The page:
• Americans are routinely exposed to dioxins from popular foods at levels close to EPA’s proposed safe daily dose. EWG analysis of data from the peer-reviewed literature finds that a 130-pound adult who eats a cheeseburger and drinks a glass of milk once a day can consume a third of EPA’s proposed safe daily dose of dioxin and dioxin-like compounds, and over time would accumulate an incremental dose of the carcinogens 270 times greater than that which EPA considers acceptable for the general population.
  • Breast-fed infants are among the most endangered Americans of all. Studies detect dioxin and dioxin-like compounds in human breast milk in amounts similar to highly contaminated foods such as beef, cheese and fish (Schecter 2001). Since newborns can consume nothing but breast milk for a number of months, their exposure to dioxins is greater, for their body weight, than that of older children and adults (Charnley 2006). EWG analysis of data from peer-reviewed scientific reports has found that a breast-fed infant three to six months old, with an average weight of 16 pounds, consumes up to 77 times more dioxin and dioxin-like compounds than EPA’s proposed safe daily dose (RfD).
  • Until EPA completes its assessment, other government agencies and environmental cleanup efforts lack guidance to implement remediation measures critical to public health. Finalizing the dioxin assessment is essential for strong, coordinated federal and industry efforts towards cleaning up numerous Superfund sites fouled with dioxin and similar compounds. According to EPA, 123 U.S. bodies of water are so contaminated with dioxins and other bioaccumulative chemical contaminants that the public has been warned to limit or avoid eating certain fish and water-dependent wildlife species caught there (EPA 2009c). Numerous communities across the country are plagued by dioxin pollution from historical industrial and military activities that created and released dioxin-containing hazardous wastes (Casanova 1987; EPA 2009d). Efforts to restore environmental quality at these sites will continue to languish until EPA sets a firm dioxin exposure standard.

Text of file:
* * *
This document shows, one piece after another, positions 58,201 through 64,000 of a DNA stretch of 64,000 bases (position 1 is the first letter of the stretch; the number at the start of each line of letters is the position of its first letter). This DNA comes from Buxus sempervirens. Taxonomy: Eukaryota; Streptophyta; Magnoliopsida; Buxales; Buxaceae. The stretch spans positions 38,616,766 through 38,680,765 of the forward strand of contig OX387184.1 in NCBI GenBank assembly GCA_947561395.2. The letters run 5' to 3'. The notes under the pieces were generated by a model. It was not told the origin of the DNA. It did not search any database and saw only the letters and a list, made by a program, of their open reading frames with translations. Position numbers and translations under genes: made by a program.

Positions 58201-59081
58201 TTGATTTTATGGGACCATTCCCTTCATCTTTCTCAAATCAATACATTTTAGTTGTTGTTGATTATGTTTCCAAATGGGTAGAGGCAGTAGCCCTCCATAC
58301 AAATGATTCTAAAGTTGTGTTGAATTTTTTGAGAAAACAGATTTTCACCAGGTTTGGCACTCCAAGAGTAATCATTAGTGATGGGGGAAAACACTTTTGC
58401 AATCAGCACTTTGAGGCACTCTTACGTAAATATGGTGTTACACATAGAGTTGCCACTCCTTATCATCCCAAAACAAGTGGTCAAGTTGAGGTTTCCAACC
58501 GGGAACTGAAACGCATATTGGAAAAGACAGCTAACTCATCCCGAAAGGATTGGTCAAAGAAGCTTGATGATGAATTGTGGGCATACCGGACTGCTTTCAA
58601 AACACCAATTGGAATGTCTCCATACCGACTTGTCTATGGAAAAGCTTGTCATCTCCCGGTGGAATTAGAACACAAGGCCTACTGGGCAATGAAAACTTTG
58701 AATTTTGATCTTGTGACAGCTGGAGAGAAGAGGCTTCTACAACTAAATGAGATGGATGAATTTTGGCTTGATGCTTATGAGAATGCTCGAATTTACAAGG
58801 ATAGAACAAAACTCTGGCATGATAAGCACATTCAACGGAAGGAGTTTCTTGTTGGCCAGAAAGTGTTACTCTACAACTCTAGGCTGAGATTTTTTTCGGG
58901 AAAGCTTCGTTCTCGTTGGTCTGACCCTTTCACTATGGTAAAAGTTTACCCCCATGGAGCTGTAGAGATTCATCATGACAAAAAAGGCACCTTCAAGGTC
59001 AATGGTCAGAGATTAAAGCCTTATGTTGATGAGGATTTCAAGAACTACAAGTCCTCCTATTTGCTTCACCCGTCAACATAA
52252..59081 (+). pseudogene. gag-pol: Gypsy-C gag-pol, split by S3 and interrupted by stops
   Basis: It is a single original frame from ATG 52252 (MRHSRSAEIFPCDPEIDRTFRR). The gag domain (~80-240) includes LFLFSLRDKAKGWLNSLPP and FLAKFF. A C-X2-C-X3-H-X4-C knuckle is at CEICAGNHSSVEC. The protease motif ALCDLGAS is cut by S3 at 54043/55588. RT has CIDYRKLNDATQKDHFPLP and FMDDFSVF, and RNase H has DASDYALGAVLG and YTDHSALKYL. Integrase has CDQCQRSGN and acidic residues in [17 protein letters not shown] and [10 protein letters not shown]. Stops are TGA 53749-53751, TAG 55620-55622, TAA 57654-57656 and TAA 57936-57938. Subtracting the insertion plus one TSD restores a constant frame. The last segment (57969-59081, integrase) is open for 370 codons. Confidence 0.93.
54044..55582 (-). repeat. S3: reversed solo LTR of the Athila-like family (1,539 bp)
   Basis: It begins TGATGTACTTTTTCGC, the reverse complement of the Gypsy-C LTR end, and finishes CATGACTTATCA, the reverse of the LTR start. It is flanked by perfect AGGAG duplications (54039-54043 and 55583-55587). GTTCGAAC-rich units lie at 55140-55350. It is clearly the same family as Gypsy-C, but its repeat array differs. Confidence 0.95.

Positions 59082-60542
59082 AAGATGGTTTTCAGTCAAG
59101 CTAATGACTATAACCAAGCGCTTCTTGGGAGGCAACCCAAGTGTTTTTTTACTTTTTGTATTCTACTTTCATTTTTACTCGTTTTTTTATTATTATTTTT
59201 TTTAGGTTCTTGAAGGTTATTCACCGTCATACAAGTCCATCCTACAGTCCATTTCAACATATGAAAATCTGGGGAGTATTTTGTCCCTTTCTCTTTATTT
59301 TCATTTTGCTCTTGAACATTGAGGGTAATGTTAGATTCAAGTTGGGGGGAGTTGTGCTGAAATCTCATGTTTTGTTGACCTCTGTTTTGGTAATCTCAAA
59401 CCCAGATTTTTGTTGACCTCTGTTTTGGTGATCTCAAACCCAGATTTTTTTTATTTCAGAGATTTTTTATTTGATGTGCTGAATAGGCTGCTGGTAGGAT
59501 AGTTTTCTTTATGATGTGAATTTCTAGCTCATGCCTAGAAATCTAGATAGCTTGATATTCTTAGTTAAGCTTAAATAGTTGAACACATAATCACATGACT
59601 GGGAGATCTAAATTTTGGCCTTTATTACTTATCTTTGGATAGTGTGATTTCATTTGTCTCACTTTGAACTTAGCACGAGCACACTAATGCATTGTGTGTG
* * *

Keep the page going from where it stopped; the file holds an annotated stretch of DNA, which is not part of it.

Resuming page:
Every year, 4 million newborns are exposed to dioxin daily, beginning in utero and continuing throughout life. Ubiquitous dioxin contamination of food has a lifelong impact on Americans’ health. Government and industry efforts to reduce dioxin emissions since the 1970s have not been enough: Americans are still routinely overexposed to this uniquely toxic food pollutant. Countless manufacturing and incineration facilities continue to release it into the environment.